Top Soviet military in Spain and command of International Brigades alike seemed aware of anti-Semitism in ranks of their troops and apparently considered it alarming enough to report its presence to Moscow and to mount schemes aimed at eradicating the phenomenon. They key instrument used was propaganda, which assumed shape of lectures delivered to Interbrigadista audiences[40] or articles, published in the Interbrigadista prints;[41] some volunteers assigned to propaganda or education sections were specifically entrusted with the task of fighting anti-Semitism.[42] Resentment was being eradicated also by usage of unspecified informal penalties applied within sub-units of specific brigades, measures usually referred to as "swift and exemplary".[43][44] There are reports of some volunteers guilty of anti-Semitism having been sent back home[45] and some having been jailed.[46] One account provides information of a trial,[47] though another version of probably the same incident suggests that the "trial" in question was not a formal judicial procedure but rather sort of an informal meeting held in the unit.[48] Some note that anti-Semitism was "severely punished"[49] and some confirm that it was declared a crime subject to death penalty.[50] There are opinions that initial anti-Semitism, harbored by many at the beginning of the Civil War, evaporated naturally upon closer contact with the Jews.[51] On the other hand, there are claims exactly to the opposite, namely that anti-Semitism was on the rise when the war took a decisively anti-Republican turn, and cursing the Jews was common amongst those fleeing to France.[52] Some note that all disciplinary measures were in fact counter-effective and led to further animosity towards the Jews.[53]

See also[edit]

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  1. Isabelle Rohr, The use of antisemitism in the Spanish Civil War, [in:] Patterns of Prejudice 37/2 (2003), p. 195
  2. opinion most thoroughly advanced in Stanley Payne, The Spanish Civil War, the Soviet Union and Communism, New York 2004, ISBN 9780300178326, see esp. pp. 128-129. For the latest work, which offers somewhat different perspective but adheres to the same conclusion, see Lisa A. Kirschenbaum, International Communism and the Spanish Civil War, New York 2015, ISBN 9781107106277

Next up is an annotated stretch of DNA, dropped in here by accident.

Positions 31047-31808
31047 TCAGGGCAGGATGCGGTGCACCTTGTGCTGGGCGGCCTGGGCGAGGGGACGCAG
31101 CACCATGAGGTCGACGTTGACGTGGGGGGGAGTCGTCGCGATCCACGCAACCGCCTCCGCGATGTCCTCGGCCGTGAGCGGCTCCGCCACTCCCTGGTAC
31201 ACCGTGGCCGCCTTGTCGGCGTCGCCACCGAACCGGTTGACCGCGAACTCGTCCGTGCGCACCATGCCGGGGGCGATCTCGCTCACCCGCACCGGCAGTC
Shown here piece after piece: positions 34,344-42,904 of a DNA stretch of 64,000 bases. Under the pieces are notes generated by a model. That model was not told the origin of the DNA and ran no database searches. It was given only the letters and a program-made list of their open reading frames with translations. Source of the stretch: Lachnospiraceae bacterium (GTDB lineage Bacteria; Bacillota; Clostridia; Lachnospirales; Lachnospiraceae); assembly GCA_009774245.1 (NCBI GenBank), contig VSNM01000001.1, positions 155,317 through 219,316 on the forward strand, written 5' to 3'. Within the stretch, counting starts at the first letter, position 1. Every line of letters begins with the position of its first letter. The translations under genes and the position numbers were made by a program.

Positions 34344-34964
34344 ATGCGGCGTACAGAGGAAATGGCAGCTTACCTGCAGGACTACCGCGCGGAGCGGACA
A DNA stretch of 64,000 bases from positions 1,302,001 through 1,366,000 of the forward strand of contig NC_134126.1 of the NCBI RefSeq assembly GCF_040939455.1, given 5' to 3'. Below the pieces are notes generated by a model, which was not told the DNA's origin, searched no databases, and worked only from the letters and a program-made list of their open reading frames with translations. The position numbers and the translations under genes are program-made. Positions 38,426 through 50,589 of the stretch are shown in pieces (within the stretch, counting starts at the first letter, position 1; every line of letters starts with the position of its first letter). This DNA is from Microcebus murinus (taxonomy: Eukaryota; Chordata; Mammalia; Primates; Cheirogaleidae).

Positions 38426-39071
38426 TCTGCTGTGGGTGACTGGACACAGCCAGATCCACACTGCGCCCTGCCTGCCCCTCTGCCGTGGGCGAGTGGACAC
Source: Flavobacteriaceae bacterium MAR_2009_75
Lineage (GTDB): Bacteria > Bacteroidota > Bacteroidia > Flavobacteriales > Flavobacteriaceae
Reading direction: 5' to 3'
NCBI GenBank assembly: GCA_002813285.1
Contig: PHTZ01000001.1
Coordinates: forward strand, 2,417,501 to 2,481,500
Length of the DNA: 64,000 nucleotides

3. some authors go as far as claiming that local communist parties – in this particular case the Romanian Communist Party – were "highly efficient in manipulating anti-fascist symbols" when recruiting to the International Brigades, Vladimir Tismaneanu, The tragicomedy of Romanian Communism [paper for National Council for Soviet and East European Studies], Philadelphia 1989, p. 30
  4. fighting anti-Semitism is the key motive admitted by many Jewish ex-combatants, compare Bagon 2001; some of those writing ex-post were even inclined towards a hyperbole, see opinion of the Botwin Company commander, Emmanuel Mink: "we were not among those who decided to fight Hitler only upon realizing that the only way out of the Nazi ghetto is to the gas chambers", quoted after Bartłomiej Różycki, Polska Ludowa wobec Hiszpanii frankistowskiej i hiszpańskiej transformacji ustrojowej, Warszawa 2015, ISBN 9788376297651, p. 155.
  5. "many come from backward ambience and anti-Semitism is what they brought with them", Sygmunt Stein, Moja wojna w Hiszpanii, Kraków 2015, ISBN 9788308055243, pp. 72-73
  6. "But, still, there were several Polish coalminers and they came with traditional anti-Semitic stereotypes", Rein, Ofer 2012, p. 109
  7. perhaps the claim that "all imporant posts were reserved for the Jews" falls into this category, Ciechanowski 2009, p. 107
  8. see the anti-Jewish outburst featuring omnipotent "rabbis", Stein 2015, p. 248
  9. Stein 2015, p. 44
  10. Rein, Ofer 2016, p. 109
  11. Zaagsma 2001, pp. 12-15